What is the relationship between dietary patterns consumed and risk of cardiovascular disease?
Approach to Answering the Question
Update to Existing NESR Systematic Review
Dietary Patterns Subcommittee
Systematic Review Protocol
Developed for each scientific question being examined, the protocol describes the plan for how the systematic review was conducted. The protocol provides the:
- Analytic framework,
- Literature search and screening plan, and
- Literature search and screening results.
Draft Conclusion Statement
The draft conclusion statements listed below describe the state of the science related to the specific question examined. Draft conclusions are not considered final until they have been deliberated with and decided upon by the full Committee and published in the Committee’s final advisory report. Individual conclusion statements should not be interpreted as dietary guidance or the Committee’s overarching advice to the Departments.
Dietary Patterns: Children
Limited evidence in children and adolescents suggests that dietary patterns reflecting higher intakes of vegetables, fruits, whole grains, fish, low-fat dairy, legumes, and lower intake of sugar sweetened beverages, other sweets and processed meat, are associated with lower blood pressure and blood lipid levels, including LDL, HDL and triglycerides later in life. Grade: Limited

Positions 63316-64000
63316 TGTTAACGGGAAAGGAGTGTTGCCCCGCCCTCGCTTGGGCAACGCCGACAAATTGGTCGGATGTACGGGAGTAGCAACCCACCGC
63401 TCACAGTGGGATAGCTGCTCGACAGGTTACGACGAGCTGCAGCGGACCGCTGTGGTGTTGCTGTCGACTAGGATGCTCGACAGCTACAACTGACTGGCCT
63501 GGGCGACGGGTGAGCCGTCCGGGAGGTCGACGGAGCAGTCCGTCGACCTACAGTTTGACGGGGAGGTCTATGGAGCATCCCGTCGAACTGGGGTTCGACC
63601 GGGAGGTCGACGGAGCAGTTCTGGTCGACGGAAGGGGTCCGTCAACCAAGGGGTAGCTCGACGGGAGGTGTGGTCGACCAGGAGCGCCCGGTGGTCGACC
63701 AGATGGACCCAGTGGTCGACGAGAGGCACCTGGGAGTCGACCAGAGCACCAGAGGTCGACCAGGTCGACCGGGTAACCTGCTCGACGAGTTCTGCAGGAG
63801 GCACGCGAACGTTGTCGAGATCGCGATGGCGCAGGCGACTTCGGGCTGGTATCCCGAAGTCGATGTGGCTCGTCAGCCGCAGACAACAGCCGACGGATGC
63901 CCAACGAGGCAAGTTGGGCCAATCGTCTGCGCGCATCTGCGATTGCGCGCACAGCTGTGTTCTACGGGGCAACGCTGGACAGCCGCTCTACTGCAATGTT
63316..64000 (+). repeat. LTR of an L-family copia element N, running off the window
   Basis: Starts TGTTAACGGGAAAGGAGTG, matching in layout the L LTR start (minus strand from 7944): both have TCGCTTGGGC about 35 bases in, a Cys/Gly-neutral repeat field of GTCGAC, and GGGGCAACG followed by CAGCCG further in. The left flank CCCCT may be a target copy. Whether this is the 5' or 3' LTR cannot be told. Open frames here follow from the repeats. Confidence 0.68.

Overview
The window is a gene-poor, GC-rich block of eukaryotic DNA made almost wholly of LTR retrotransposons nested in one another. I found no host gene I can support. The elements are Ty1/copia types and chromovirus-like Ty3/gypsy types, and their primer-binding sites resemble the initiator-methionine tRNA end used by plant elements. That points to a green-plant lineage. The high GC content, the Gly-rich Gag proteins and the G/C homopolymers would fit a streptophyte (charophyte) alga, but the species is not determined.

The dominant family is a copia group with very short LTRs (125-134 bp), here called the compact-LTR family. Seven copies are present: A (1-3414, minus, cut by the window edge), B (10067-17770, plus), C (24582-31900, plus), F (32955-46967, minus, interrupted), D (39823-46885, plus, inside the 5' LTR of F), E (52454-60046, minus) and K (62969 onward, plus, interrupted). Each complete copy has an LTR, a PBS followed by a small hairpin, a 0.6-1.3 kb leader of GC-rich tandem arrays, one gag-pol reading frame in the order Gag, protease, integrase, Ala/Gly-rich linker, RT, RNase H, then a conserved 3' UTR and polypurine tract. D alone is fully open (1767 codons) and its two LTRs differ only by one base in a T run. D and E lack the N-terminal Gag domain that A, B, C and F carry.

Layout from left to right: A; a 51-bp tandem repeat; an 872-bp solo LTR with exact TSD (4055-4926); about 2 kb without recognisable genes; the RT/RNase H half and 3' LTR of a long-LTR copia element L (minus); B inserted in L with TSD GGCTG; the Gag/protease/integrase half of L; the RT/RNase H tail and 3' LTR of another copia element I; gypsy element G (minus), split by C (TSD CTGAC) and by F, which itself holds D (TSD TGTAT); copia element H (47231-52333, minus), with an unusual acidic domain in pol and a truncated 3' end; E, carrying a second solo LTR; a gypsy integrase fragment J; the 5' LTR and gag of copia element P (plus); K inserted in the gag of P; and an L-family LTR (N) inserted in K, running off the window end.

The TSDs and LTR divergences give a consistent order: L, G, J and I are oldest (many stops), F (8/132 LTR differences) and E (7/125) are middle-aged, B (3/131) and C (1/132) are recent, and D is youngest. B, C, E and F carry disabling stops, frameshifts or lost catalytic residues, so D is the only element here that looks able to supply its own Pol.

Dietary Patterns: Adults
The 2020 Dietary Guidelines Advisory Committee conducted a systematic evidence scan and determined that the conclusion drawn by the 2015 Dietary Guidelines Advisory Committee generally* reflects the current state of science: Strong and consistent evidence demonstrates that dietary patterns associated with decreased risk of CVD are characterized by higher consumption of vegetables, fruits, whole grains, low-fat dairy, and seafood, and lower consumption of red and processed meat, and lower intakes of refined grains, and sugar-sweetened foods and beverages relative to less healthy patterns. Regular consumption of nuts and legumes and moderate consumption of alcohol also are shown to be components of a beneficial dietary pattern in most studies. Randomized dietary intervention studies have demonstrated that healthy dietary patterns exert clinically meaningful impact on cardiovascular risk factors, including blood lipids and blood pressure. Additionally, research that includes specific nutrients in their description of dietary patterns indicate that patterns that are lower in saturated fat, cholesterol, and sodium and richer in fiber, potassium, and unsaturated fats are beneficial for reducing cardiovascular disease risk. 2015 DGAC Grade: Strong
Diets Based on Macronutrient Distribution: Children
No evidence was available to determine the relationship between diets based on macronutrient distribution consumed in childhood and concurrent or future development of cardiovascular disease. Grade: Grade Not Assignable
Diets Based on Macronutrient Distribution: Adults
Limited evidence suggests non-energy restricted diets based solely on macronutrient distribution with either carbohydrate, fat, and/or protein proportions outside of the acceptable macronutrient distribution range, are neither beneficial nor detrimental regarding risk of cardiovascular disease in adults, primarily among those at high-risk such as those with overweight, obesity or features of metabolic syndrome. Grade: Limited
*The Committee will have a section of its report discussing additional information about alcohol consumption and health outcomes.